From Lynn O’Malley: Inspired by our Christmas post in which we published a list of Lynn Valley residents’ wishes, publisher Jim Lanctot and I got talking about what we’d ask for if we could wave a wand and make something good come true for our community.
He thought that more programs for youth might be a fine thing; I wondered if kids – like the rest of us – have perhaps too many entertainment choices and are hungry instead for a way to get involved in something more meaningful. (In fact, as reported recently in the Globe and Mail, youth are more likely to volunteer their time than people in any other age group!)
Thinking about ‘kids these days’ made me recall tales of the Lynn Valley Crabs, a gang that roved these streets many decades ago. Thanks to Google, I was soon reading this first-person account of a dance going sideways at the Lynn Valley Community Hall, a building now replaced by the more aesthetically pleasing Lynn Valley Rec Centre. It’s written by Dave Jenneson, singer and front-man for The Burner Boys, the homegrown band playing that night:
“We had horrified one of the biggest bands in Vancouver but still our problems were not over. We immediately got a new gig at the Lynn Valley Community Center. It looked more like a bunker – a low squat cinderblock building at one end of a playing field that was covered with graffiti, but Lynn Valley’s notoriously troubled youth had to make do with it. It was almost as if the City Fathers had purposely drafted a recipe for disaster. One can imagine them at a planning meeting: ‘Let’s hold an unsupervised dance for bad teenagers at a remote spot, but within two blocks of a liquor store.’
The crowd was young and belligerent and within 15 minutes I could hear the sound of beer bottles shattering against brick walls. On the dance floor they writhed like a bag of snakes, but seemed less intent on the music than on mayhem. During the first break I walked across the dance floor, my feet crunching on broken glass. We’d just started the second set when a kid approached the stage. I leaned over to hear him.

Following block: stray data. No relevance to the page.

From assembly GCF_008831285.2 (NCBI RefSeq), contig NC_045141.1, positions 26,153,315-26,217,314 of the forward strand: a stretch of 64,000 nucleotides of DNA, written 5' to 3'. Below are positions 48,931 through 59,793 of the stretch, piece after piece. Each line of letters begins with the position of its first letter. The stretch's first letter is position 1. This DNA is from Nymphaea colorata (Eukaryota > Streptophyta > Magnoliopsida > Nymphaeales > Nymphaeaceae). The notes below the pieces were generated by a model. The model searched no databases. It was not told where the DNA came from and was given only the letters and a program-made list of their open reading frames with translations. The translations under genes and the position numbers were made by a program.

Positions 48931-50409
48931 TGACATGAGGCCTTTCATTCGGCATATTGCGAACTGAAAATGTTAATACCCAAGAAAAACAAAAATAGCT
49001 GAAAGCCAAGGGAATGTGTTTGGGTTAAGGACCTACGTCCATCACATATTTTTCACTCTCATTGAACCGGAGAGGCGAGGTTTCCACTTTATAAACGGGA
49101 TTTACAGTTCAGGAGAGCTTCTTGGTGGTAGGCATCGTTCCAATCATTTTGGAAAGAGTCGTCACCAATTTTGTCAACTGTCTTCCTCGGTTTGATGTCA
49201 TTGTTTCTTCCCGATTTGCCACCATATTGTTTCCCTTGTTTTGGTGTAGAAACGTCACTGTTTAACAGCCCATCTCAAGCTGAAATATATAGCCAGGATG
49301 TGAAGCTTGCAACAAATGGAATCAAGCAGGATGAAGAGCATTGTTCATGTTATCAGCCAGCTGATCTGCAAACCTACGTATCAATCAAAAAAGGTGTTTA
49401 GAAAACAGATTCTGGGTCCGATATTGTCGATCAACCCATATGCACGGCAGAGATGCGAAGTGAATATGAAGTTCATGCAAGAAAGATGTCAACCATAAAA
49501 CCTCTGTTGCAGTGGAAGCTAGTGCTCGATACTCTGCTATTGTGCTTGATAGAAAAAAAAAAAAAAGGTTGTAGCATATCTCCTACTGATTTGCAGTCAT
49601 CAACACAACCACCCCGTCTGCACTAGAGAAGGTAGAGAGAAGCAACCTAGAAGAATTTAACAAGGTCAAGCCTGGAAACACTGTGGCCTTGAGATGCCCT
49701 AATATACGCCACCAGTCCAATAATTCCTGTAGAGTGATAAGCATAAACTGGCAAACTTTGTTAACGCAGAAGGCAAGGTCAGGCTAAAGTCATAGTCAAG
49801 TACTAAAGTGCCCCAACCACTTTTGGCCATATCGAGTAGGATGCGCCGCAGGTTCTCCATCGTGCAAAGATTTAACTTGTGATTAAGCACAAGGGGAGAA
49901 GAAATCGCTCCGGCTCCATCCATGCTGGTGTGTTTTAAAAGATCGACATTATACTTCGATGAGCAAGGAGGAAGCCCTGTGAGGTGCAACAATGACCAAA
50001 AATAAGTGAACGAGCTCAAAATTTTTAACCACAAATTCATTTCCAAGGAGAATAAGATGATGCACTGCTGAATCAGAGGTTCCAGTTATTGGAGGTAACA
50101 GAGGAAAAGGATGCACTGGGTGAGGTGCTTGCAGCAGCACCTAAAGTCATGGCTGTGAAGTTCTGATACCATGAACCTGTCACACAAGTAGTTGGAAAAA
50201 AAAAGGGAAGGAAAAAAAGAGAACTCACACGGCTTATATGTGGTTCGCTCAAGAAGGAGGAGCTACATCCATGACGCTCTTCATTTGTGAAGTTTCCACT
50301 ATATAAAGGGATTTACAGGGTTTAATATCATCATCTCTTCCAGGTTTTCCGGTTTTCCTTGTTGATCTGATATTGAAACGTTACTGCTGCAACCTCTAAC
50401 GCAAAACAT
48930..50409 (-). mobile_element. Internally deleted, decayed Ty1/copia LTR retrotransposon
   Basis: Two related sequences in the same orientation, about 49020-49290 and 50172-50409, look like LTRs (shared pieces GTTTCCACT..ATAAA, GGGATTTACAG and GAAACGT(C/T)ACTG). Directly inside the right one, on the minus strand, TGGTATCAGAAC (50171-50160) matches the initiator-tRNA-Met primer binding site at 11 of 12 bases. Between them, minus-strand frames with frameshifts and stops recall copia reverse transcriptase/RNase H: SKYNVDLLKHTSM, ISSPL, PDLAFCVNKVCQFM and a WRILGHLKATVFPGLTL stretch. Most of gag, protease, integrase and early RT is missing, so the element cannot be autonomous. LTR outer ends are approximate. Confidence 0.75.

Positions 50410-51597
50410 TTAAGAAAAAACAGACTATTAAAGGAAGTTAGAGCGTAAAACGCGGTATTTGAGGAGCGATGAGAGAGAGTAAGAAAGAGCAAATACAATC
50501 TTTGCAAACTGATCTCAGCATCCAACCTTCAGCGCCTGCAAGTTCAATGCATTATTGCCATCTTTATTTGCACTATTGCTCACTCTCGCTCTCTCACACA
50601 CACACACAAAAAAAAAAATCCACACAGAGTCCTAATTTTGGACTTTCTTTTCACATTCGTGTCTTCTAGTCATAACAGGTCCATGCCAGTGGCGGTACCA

“The Ant Hill Mob is going to wreck your van.”
I ran outside between songs. Sure enough, the van was jacked up on one side with blocks of wood and empty beer cases. It would only take a little more effort to turn it over and trash it. There was no way we could guard our van and play at the same time. The Ant Hill Mob was the second most powerful gang in Lynn Valley, but their attitude was that of every second banana organization – ‘we’re number two but we try harder.’
I ran back to the stage and got on the mike. “The Ant Hill Mob is trying to wreck our van. What are the Smiling Crabs going to do about it?” I was appealing to the better nature of the first most powerful gang.
Amazingly that produced a cheer – the first one we’d got.
“The Burner Boys dedicate this gig to the Smiling Crabs!” I shouted. “WE RULE TOGETHER!”
Jenneson goes on to describe the ‘Smiling Crabs’: “The Smiling Crabs – actually the Lynn Valley Society of Smiling Crabs – were bigger, older and more numerous. It was a remarkable organization in that many of its members were extremely intelligent – a tragic fact considering many died young from drug overdoses or car accidents.”
Boy, it makes today’s Lynn Valley youth scene look pretty wholesome, doesn’t it? The writer, Dave Jenneson, was a fellow I met briefly at work a long time ago; at that point I had no idea about his hard-rockin’ past. Unfortunately, Dave passed away early in 2009, but luckily for us the Lynn Valley native has left behind and freely shared a fascinating account of his band’s place in North Van’s 1970s free-wheeling counterculture.
The passage above is taken from Chapter 7 of the online work, but I bet you’ll enjoy reading a lot more of this well-written, colourful autobiography. A Band is a Beautiful Thing is even accompanied by audio files of the band in its heyday. Enjoy!